The re-design of office spaces has the potential to achieve significant savings for organisations in a post COVID-19 world. This is according to a recent report from McKinsey that cited rent, capital costs, facilities operations, maintenance, and management costs contribute to  make  real estate the largest cost item  — outside of compensation — for  most organisations. Collectively, these reals estate costs can be as much as  10- to 20% of the total personnel-driven costs, while a redesign of the office footprint can result in 30% savings over time for some organisations.

The redesign of the office footprint must however be determined by the nature and way of work of the organisation going forward.  As organisations  relook at the way work is done, remote, hybrid and on-site models come into play, based the nature of roles and requirements of these roles to deliver on the business and strategic objectives of the organisation.

Roles that require minimum levels of personal interaction can easily shift to remote working models, in which employees require access to digital platforms and technologies to perform their work. However, there is no one-size-fits all solution when it comes to the mix of fully remote, hybrid and on-site working models for organisations. Gallup’s paper on “The future of Hybrid Work: 5 Key Questions answered with Data” reflects that out of 140 million US employees surveyed, 53% expected (based on executive input) that work will shift to hybrid schedules from 2022, making hybrid the predominant model.

While the move to hybrid models may have many upsides, including real estate and travel reduction, environmental and social benefits, access to more talent, suppliers and customers, and a stronger business case for business digitization, it does create new challenges for organisations.

Platforms for relationship building, team cohesion, and organisational culture building still need to be made available by employers so that hybrid workers can still have the space to physically meet with their peers and stakeholders in the organisation to socialise, as well as collaborate on work. This also contributes positively to the mental well-being of employees and mitigates the risks of burnout. The layout and design of office spaces as well as the process of managing it has to evolve to accommodate this “ebb and flow” of the hybrid workforce into the physical office space. One of the other factors that impact on remote working South Africans working from the office is load-shedding. Remote employees who do not have back-up power systems usually choose to work from the company office during load-shedding, since they have access to power, connectivity and company digital platforms to conduct their work.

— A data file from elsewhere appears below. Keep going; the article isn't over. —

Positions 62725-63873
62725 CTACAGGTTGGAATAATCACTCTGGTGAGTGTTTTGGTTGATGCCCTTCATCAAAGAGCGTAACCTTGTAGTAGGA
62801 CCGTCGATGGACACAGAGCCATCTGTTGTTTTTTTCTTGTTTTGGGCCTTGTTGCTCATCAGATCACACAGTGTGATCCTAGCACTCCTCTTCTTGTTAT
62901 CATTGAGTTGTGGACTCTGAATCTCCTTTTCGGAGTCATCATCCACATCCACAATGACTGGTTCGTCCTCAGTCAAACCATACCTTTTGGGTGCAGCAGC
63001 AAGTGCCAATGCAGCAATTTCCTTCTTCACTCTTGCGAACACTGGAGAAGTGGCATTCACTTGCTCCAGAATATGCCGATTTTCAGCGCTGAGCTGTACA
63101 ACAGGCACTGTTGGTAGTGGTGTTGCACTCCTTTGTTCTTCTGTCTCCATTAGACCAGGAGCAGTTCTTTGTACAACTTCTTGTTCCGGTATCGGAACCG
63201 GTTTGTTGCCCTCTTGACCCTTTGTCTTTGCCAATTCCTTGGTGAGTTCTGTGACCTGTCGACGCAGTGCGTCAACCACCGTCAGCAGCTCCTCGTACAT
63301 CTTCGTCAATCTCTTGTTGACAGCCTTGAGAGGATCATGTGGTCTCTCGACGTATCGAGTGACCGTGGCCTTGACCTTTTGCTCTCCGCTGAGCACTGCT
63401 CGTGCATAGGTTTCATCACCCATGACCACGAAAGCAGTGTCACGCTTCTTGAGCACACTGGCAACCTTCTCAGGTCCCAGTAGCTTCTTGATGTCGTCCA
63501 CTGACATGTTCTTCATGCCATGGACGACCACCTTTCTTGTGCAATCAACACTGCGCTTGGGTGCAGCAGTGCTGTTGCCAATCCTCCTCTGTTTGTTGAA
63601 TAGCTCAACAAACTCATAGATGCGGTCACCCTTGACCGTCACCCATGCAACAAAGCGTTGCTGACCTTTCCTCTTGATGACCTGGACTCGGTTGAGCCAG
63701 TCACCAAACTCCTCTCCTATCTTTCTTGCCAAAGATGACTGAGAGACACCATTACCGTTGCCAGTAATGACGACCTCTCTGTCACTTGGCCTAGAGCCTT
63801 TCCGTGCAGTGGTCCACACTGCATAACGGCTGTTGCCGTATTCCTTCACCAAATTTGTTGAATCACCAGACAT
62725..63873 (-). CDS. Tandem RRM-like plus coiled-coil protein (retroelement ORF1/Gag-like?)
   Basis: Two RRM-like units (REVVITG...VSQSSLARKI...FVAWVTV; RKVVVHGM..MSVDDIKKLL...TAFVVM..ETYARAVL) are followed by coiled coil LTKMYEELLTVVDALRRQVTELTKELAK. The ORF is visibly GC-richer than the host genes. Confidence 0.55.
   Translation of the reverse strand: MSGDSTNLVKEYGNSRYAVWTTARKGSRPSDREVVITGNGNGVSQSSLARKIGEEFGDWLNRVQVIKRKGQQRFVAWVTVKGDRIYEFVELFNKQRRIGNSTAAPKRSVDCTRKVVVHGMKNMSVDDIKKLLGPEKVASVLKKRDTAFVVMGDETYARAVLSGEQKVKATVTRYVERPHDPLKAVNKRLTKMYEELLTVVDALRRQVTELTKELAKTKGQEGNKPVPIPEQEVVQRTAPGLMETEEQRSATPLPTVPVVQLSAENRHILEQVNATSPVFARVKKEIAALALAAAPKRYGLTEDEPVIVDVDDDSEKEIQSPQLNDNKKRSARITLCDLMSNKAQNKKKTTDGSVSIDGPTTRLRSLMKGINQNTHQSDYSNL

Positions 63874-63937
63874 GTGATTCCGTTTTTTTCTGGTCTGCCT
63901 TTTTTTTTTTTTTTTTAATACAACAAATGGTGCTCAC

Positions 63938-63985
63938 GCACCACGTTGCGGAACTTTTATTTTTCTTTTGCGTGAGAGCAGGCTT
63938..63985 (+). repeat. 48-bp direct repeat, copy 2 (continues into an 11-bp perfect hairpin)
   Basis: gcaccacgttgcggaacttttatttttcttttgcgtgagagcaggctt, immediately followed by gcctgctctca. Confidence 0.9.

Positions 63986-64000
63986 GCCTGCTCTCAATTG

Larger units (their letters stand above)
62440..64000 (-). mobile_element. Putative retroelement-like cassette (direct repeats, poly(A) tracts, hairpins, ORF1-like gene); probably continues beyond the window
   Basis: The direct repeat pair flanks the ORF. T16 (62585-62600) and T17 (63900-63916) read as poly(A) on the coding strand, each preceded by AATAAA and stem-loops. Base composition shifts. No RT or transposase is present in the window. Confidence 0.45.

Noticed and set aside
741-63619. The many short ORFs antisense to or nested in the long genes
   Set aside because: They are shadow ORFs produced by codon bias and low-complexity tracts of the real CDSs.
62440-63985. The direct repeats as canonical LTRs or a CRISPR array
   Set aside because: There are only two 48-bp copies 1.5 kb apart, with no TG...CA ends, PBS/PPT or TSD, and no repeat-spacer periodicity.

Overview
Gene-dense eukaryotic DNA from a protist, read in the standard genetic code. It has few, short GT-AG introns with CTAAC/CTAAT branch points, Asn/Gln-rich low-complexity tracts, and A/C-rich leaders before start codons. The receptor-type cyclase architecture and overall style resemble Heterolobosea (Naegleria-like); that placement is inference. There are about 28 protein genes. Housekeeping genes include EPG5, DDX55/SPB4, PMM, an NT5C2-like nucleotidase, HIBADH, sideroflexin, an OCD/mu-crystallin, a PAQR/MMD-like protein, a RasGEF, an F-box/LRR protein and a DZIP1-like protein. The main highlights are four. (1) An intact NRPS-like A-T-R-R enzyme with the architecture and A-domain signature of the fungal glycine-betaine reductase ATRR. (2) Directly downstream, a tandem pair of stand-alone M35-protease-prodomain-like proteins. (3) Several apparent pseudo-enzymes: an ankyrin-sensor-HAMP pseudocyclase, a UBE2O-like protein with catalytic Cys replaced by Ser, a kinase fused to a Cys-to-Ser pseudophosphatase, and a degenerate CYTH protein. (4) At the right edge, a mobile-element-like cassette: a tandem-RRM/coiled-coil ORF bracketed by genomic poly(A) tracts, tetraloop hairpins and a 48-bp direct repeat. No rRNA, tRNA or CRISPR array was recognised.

Based on these changes in the nature of work models, the shift to hybrid, and the redesign of office spaces, Macrocomm together with their subsidiary QR Space have set their sights on easing the management overhead faced by office managers in scheduling and allocating shared workspaces for hybrid workers.

QR Space, a young South African digital start-up has developed a simple yet novel approach to solving the booking of office spaces, including hot desks, meeting rooms, and recreational areas. The solution is based on tagging all identified workspaces with a physical QR code, which employees can simply scan to view availability as well as log their time and duration when booking. Attributes including employees detail, temperature, and other COVID-19 screening questions can be recorded on the booking application, thus enabling office managers to ensure mandatory company compliance and governance requirements. As a locally developed solution, it is significantly cost-efficient when compared to competing solutions, is simple to implement, and can be integrated into third-party applications such as access and camera analytics systems.

“Our Internet of Office Space solution, which gives physical offices a digital voice, is definitely a move in the right direction in supporting and increasing the adoption of hybrid workforce models. At the same time, organisations are able to efficiently manage the allocation and governance of shared workspaces”, says James Wiles, CEO of QR Space.

Sivi Moodley, CEO of Macrocomm, also believes that there are many more benefits to society from enabling the increased adoption of hybrid work models.“ Hybrid work promotes the migration of office applications to the cloud, which enables organisation to reduce their energy consumption and carbon footprint —˜since most cloud-based data centers are on a path to green energy. In addition to this, physical commuting is reduced resulting in lower levels of emissions and noise pollution; more importantly, hybrid work models give employees the flexibility that contributes to improved employee wellbeing. These capabilities can therefore be utilised by organisations in meeting the environmental, social and governance (ESG) objectives”, concludes Sivi.


About Macrocomm

Macrocomm is a premier innovation and technology agnostic led provider of data driven digital solutions. Our solutions are not just focused of connectivity and technology, but they aim to solve societal problems in a Smart Made Simple way. The Macrocomm group of companies play across all stages in the digital value chain including devices, connectivity, platforms, application and software development, systems integration and training and development. This enables us to innovate across the digital value chain to deliver bespoke as well as generic solutions in a manner that leverages both scope and scale. We service a range of verticals including municipalities, fleet, agriculture, facilities management, health, mining, retail and logistics. Our key partners include Vodacom, Sigfox, FAW, University of Stellenbosch, Liquid Intelligent Technologies and Orange.